The Allied victory was only possible through the revolution in manufacturing processes which caught the attention of Japanese industrialists. They studied the US manufacturing processes of the Ford plants and the Statistical Quality Control practices of Ishikawa, Deming, and Juran.
Starting in 1949 through 1975, The Toyota Motor Company incorporated these techniques into the Toyota Production System or “Just In Time” approach. Toyota recognized that the Ford system had shortcomings. They figured out that factory workers had boots on the ground and brains in their heads which meant they had far more to contribute than just being cogs in a wheel. This realization is likely a key driver in the Quality Circle movement. Ishikawa, Deming, and Juran contributed to the quality movement, which resulted in team development and cellular manufacturing.
In the 1950’s the innovative productivity and quality gains became evident to the outside world, American executives traveled to Japan to study it. But they also failed miserably and did not achieve the true benefits of this innovative manufacturing technology because, for the most part, they brought back the most superficial aspects like kanban cards and quality circles. Most early attempts to emulate Toyota failed due to a complete integrated system, and almost nobody understood the underlying principles.
They fell victim to the same mental short-circuit called the Ergo Ad Hoc logical fallacy. The same logical failure people ran into when copying Ford’s processes. I’ll cover it more in a future video. But, the short version is that if you don’t explicitly watch out for it, ALL people often make the mistake of incorrectly connecting cause and effect. A simple example of this short-circuit is thinking the sun comes up because the rooster crows, which seems ridiculous. However, this flawed thinking is driven forward by the weight of centuries of evolutionary adaptations to help us conserve mental energy. Now, we see the same problem here, when people superficially think that Ford’s manufacturing ceremonies produce results when in reality, it’s much deeper and more complex.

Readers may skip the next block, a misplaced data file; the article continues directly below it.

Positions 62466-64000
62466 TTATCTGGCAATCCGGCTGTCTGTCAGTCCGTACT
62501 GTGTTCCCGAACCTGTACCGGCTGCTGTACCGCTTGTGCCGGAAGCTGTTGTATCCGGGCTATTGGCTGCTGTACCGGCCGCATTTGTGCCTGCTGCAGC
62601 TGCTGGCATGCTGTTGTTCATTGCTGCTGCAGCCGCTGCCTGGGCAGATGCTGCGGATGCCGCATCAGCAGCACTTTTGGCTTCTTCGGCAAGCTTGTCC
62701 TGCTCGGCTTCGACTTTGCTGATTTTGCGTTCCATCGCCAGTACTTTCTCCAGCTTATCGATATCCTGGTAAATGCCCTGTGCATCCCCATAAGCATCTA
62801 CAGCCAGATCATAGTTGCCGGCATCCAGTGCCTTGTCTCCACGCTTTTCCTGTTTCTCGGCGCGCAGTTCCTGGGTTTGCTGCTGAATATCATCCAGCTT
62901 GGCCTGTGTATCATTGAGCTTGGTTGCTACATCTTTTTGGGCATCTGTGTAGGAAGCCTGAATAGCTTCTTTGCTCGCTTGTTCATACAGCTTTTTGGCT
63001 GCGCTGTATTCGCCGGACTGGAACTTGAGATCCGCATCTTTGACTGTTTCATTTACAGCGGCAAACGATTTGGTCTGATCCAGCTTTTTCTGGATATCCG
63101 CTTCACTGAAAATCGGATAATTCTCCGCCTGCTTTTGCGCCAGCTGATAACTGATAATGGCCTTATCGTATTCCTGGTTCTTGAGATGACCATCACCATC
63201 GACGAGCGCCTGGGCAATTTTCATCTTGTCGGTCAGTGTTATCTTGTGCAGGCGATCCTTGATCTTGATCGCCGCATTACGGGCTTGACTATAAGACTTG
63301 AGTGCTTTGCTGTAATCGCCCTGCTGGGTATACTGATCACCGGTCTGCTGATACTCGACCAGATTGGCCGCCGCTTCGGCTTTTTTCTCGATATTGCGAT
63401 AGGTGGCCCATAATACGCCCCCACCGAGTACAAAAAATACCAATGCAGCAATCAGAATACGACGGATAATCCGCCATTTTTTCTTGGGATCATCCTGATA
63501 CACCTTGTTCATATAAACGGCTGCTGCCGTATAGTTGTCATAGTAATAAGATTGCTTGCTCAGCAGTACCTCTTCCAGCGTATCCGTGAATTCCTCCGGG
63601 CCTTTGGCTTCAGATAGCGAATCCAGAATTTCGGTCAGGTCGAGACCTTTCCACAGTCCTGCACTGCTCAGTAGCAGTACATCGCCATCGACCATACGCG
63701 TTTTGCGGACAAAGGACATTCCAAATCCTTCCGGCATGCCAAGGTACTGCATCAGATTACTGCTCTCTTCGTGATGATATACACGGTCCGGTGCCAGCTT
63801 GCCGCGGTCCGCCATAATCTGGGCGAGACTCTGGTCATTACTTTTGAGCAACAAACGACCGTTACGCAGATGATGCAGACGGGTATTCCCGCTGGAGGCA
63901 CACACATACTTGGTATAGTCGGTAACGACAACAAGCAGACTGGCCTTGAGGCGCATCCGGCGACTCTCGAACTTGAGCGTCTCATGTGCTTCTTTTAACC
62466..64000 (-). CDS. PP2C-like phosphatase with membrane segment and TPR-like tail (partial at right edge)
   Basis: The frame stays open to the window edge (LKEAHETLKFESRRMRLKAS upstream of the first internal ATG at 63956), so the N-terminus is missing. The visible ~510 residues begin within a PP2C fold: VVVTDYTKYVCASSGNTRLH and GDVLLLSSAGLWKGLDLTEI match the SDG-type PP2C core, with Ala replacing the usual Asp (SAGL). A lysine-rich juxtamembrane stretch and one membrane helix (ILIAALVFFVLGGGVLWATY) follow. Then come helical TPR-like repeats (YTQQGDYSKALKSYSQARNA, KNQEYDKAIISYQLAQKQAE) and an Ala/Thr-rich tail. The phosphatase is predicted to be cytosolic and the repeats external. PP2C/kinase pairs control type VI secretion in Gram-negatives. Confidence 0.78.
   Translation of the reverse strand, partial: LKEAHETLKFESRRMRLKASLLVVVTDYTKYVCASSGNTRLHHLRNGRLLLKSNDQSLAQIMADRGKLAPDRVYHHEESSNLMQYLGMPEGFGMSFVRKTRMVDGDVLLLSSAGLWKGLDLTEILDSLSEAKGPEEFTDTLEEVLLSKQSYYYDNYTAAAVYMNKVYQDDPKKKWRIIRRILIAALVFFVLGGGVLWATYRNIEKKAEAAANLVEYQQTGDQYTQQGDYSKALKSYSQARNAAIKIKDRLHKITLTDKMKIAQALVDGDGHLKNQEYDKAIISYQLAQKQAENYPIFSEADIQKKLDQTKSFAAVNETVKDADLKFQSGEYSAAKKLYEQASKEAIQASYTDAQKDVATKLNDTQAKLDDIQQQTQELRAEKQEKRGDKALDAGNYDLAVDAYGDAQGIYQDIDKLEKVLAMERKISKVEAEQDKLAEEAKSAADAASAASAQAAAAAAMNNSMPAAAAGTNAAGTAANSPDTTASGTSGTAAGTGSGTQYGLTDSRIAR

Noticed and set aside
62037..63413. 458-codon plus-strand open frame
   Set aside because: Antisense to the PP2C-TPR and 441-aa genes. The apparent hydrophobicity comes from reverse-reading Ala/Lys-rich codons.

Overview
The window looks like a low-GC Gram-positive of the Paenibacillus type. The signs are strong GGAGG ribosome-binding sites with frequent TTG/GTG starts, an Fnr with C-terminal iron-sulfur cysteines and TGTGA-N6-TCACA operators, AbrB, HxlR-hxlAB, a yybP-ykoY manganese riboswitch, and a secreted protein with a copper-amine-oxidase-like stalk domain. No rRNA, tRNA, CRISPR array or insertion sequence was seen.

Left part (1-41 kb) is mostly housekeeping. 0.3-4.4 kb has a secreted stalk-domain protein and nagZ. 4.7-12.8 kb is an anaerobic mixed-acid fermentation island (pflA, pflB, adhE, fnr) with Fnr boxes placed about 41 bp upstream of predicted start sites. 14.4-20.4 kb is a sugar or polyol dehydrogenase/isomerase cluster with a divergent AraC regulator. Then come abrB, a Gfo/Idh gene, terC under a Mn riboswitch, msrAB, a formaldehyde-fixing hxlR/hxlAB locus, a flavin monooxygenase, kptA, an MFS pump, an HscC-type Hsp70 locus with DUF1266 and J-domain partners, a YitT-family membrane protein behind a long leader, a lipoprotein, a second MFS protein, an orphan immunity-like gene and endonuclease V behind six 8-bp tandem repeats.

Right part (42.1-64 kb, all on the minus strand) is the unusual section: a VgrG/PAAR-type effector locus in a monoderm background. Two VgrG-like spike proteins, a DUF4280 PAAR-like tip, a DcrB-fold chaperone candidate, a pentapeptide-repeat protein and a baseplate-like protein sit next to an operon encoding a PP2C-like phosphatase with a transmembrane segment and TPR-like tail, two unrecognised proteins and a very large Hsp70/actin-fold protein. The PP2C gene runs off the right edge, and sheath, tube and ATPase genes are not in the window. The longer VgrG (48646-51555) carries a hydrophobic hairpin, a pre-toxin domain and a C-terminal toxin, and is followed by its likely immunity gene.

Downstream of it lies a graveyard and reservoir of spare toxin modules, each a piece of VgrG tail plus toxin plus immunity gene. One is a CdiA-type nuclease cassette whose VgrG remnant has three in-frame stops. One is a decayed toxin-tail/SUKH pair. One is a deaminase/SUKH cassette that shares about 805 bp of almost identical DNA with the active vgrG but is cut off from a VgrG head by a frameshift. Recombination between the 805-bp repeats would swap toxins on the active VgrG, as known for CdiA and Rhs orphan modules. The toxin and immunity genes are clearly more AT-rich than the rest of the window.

By the 1980s, after about three decades of repeated failures, some American manufacturers started getting past the surface ceremonies into the real heart of the idea and made the necessary investment required to start seeing some success, including Omark Industries, General Electric, and Kawasaki in Lincoln, Nebraska.
In 1990, James Womack coined the phrase “Lean Manufacturing.” in his book on the history of automobile manufacturing called “The Machine That Changed the World: The Story of Lean Production.” This term caught the imagination of manufacturing people across countries and disciplines who now practice lean manufacturing worldwide.
Unfortunately, we have seen the same pattern over and over again. We have seen many people blindly copying Ford’s approaches who failed to realize the benefits. And, again we have seen many companies blindly copying Toyota’s ceremonies who failed to achieve the desired results. And, again, today too many people only take the superficial aspects of lean software development like meeting cadences, task boards, and ceremonies and are not seeing consistent results or achieving their original intended objectives.
We just need to apply some critical thinking here. If it’s truly that easy, why do we see 911 system outages, internet outages, and dangerous criminals being incorrectly released from prison early? Why do we see the loss of billions of dollars and people dying from inadequate software like the Boeing 737 crashes, the Toyota accelerator crashes, and Nissan recalls from an airbag software defect? Shouldn’t the ‘modern’ industry practices have prevented these horrible disasters?
All you have to do is avoid falling victim to confirmation bias and use clear, rational, and critical thinking. Take a hard look around at the current state of how software is negatively affecting society and ask yourself if, on the whole, we are getting the intended benefits of the current manufacturing movement that has been underway for the last twenty years.